Who Was Lady Blount?
When reading old flat earth booklets, you often come across a person named Lady Blount. So, who was this person? We read from wiki.tfes.org:
Sometimes known as Zeteo, Lady Elizabeth Anne Mould Blount was a vocal advocate of Flat Earth theory in late 19th and early 20th Centuries and one of the founders of the Universal Zetetic Society. She worked extensively with Albert Smith (‘Zetetes’) to propound their Flat Earth viewpoint. Lady Blount was a devout Christian and her writings used a mix of scriptural and experimental arguments to support her views. Blount’s wealth and social status allowed her access to England’s social elite. Her Universal Zetetic Society’s first membership roster includes an archbishop, major-general, scholars and a number of other aristocrats. By practically all accounts, Lady Blount was likable and good-natured, balancing out some of the more contentious members of the Flat Earth movement at the time.
In addition to her work with the Universal Zetetic Society, she was also poet, songwriter and wrote pamphlets on a wide variety of subjects. Blount was a progressive thinker and humanitarian. She was a vegetarian and – like Marjory Johnson – an anti-vivisectionist, often using the Earth Not A Globe Review to “cover these subjects in flowing prose and verse, alongside references to her work as president of the Society for the Protection of the Dark Races”.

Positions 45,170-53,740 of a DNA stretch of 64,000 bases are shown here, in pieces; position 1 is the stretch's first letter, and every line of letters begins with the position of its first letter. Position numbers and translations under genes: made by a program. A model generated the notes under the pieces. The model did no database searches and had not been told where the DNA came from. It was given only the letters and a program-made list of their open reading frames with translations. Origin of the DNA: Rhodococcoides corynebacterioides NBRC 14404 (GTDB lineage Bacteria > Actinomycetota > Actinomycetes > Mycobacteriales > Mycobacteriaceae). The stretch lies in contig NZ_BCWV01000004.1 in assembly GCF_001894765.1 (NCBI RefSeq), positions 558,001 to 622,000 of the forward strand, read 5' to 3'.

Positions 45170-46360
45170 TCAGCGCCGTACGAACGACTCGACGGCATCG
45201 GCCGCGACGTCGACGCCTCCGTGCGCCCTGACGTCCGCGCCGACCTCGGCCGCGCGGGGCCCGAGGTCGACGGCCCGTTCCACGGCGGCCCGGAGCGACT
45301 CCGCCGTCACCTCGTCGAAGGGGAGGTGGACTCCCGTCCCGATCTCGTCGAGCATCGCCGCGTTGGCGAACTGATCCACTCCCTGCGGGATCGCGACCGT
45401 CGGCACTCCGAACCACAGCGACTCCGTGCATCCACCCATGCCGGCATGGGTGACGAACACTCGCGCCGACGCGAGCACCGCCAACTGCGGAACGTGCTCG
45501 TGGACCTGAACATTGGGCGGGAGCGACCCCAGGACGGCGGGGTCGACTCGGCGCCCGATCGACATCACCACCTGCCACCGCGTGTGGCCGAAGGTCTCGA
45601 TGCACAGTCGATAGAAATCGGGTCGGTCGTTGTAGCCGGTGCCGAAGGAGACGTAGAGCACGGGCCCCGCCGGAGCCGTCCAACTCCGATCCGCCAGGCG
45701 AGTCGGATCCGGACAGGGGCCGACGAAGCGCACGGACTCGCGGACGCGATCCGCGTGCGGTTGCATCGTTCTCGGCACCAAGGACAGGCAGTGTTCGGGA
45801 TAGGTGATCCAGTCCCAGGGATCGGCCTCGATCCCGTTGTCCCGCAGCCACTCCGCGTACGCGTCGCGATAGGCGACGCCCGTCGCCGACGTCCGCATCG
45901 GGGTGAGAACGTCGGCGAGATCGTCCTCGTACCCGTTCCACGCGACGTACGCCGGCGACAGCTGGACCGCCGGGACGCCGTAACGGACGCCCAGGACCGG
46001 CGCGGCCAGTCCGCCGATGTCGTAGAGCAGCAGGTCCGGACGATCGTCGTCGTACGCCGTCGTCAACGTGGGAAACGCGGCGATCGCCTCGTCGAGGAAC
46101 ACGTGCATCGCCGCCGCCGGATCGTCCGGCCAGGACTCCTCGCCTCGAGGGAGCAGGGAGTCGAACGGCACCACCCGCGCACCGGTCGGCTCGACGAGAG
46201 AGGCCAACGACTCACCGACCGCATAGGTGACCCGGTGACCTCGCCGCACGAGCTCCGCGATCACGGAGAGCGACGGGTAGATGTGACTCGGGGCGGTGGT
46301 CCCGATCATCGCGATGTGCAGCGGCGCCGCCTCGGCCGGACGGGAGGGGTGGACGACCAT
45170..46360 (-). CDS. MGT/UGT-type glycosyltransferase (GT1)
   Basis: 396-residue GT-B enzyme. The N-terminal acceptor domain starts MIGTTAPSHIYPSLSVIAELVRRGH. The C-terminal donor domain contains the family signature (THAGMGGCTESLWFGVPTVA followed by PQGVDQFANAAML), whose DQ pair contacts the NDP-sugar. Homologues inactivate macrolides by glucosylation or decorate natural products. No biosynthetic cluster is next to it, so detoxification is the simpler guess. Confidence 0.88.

In 1898, Lady Blount published a novel titled Adrian Galilio, or a Song Writer’s Story, a fantastical story about an aristocrat who escapes her unhappy marriage and reinvents herself as a world-famous Flat Earth proponent who “tours Europe giving elaborate lectures on cosmology, the creation, true love and hell”.
Confessions From The Church of Rome, 1616
The confessions of the Church of Rome, when confronting the then Astronomical innovator, Galileo, who recanted and publicly confessed that his doctrine of the earth’s motion was false:
I The proposition that the Sun “is the centre of the World and immovable from its place, is absurd, philosophically false, and formally heretical; because it is expressly contrary to the Holy Scriptures.
II The proposition that the Earth is not the centre of the world, nor immovable, but that it moves, and also with a diurnal motion, is also absurd, philosophically false, and theologically considered, equally erroneous in faith.
And so we say, pronounce and by our sentence declare, degree, and reserve, in this and in every other better form and manner, which lawfully we may and can use. So We, the subscribing Cardinals pronounce.”
This 26th day of February, 1616.
(Subscribed by Seven Cardinals)